Fall of the Berlin Wall, from the archive: ‘Another crack in the Wall...’

Politicians said  no one could have foreseen the events of November 1989. This report by Steve Crawshaw proves them wrong

Steve Crawshaw
Monday 27 October 2014 23:49 GMT
East German drivers queue at the Schirnding border crossing into Czecho-slovakia five days before the fall of the Berlin
East German drivers queue at the Schirnding border crossing into Czecho-slovakia five days before the fall of the Berlin (EPA)

From The Independent, 12 September 1989

Yet another East European ninepin seems about to fall. East Germany, after this week, will never be the same again. The opportunity for thousands of Germans to leave their Stalinist state behind them must rank as one of the most astonishing events in an already astonishing year for East Europe. The young Germans who laughed, wept, hugged and cheered after the Hungarian decision to let the tens of thousands of East Germans in Hungary cross the border knew that an impossible-seeming dream had become real. Difficulties still lie ahead for many of those who have streamed across into the West: but the fact that they have been allowed to make a choice is in itself a kind of miracle…

The 6,000 East Germans who had been waiting in Hungarian camps started arriving in West Germany yesterday. They will certainly be joined by many of the 60,000-plus East Germans who are now on holiday in Hungary. But even that is only the beginning. In East Germany today, there is not a single person who does not know – from West German television, from friends or, obliquely, from the vituperative reports in the East German Press – of the dramatic departure of so many countrymen, across the border from Hungary into Austria, and from there into West Germany.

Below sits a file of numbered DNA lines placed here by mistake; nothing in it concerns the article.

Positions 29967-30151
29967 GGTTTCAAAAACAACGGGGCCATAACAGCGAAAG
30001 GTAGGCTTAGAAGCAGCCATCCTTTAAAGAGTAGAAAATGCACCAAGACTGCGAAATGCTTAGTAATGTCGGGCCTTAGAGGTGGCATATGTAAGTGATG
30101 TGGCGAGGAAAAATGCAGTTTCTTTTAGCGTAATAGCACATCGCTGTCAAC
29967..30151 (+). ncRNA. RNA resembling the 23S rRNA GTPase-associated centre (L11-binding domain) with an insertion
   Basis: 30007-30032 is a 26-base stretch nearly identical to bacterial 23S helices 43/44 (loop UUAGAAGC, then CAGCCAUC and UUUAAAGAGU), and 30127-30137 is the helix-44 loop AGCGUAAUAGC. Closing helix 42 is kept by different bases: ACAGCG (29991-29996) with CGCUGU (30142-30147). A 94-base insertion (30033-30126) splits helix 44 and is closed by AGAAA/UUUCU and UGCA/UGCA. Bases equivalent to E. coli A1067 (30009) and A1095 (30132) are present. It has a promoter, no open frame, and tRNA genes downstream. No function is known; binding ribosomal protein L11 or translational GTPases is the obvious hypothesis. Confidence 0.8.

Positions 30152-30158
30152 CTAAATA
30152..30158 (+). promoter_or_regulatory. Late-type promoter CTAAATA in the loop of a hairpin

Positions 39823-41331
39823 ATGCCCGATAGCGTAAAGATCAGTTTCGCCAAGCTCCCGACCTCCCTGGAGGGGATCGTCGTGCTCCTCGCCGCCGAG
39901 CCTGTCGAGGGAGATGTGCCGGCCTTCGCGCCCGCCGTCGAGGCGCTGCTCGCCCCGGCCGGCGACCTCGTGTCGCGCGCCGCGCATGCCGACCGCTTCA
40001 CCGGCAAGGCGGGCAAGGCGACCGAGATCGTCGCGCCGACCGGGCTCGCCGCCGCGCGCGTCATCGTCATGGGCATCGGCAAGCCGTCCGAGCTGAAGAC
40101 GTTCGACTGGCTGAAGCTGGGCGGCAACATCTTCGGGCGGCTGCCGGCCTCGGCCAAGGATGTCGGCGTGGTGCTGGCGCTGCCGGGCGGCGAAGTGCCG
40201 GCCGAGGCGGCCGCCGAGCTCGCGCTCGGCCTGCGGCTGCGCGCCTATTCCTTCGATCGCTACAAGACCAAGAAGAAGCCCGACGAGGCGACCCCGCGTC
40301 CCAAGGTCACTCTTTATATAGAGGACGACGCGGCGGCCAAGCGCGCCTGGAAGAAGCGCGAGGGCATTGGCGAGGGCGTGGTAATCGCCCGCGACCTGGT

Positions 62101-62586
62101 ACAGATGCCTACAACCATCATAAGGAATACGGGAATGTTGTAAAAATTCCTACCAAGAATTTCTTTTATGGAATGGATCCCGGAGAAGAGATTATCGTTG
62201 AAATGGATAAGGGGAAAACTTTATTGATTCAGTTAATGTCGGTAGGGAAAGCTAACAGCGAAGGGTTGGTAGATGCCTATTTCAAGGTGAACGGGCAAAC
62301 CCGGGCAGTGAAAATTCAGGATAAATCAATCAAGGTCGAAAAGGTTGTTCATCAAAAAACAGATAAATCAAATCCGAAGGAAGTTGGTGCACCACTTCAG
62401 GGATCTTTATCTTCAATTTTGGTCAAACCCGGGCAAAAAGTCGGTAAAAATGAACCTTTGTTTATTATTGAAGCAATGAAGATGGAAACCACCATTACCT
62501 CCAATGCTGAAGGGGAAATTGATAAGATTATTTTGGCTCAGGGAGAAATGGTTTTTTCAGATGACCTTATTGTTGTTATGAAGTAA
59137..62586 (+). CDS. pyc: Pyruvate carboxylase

If East Germans continue to be allowed to travel to Hungary, then this week’s flood of refugees may seem only a trickle by comparison with what is yet to come. The old Soviet-bloc joke about open borders – “Last one out, turn the lights off” – could come worryingly close to reality for East Germany’s Communist leaders.

So far the official East German policy has been to resist all hint of change resolutely. Some Soviet magazines have even been banned in a vain attempt to prevent the spread of the glasnost virus. It may all have been to little avail. The Germans may not be as naturally rebellious as the Poles. Certainly, in 1980, there was little sympathy and much resentment at all the boat-rocking by Solidarity and its millions of supporters in Poland. But times have changed, and the immense political changes under way in the rest of East Europe have not passed ordinary East Germans by…

The trouble, from the point of view of the East German government, is that there is no way to go but down. Poland and Hungary can afford to reform their systems beyond recognition: Poland’s and Hungary’s Communists both seek to wear the badge of “social democrats” proudly these days. For Poland and Hungary both have a reality which is independent of the political system which is at present in place. If or when the Soviet system finally falls apart, Poland, Hungary – and, by that time, Czechoslovakia and perhaps the other countries of Eastern Europe – will all be able to exist as independent countries, with a political system of their own choosing.

For the German Democratic Republic, however – to give East Germany its official, improbable title – no such luxury exists. It has no rationale beyond its political system, which was imposed by a foreign power. It has to continue insisting that the present system is the best, since the alternative would be not a newly revamped version of the Democratic Republic, but a unified Germany, perhaps democratic in the real rather than the Orwellian sense: yet another of the unthinkables which in East Europe are so rapidly becoming not only thinkable, but real…

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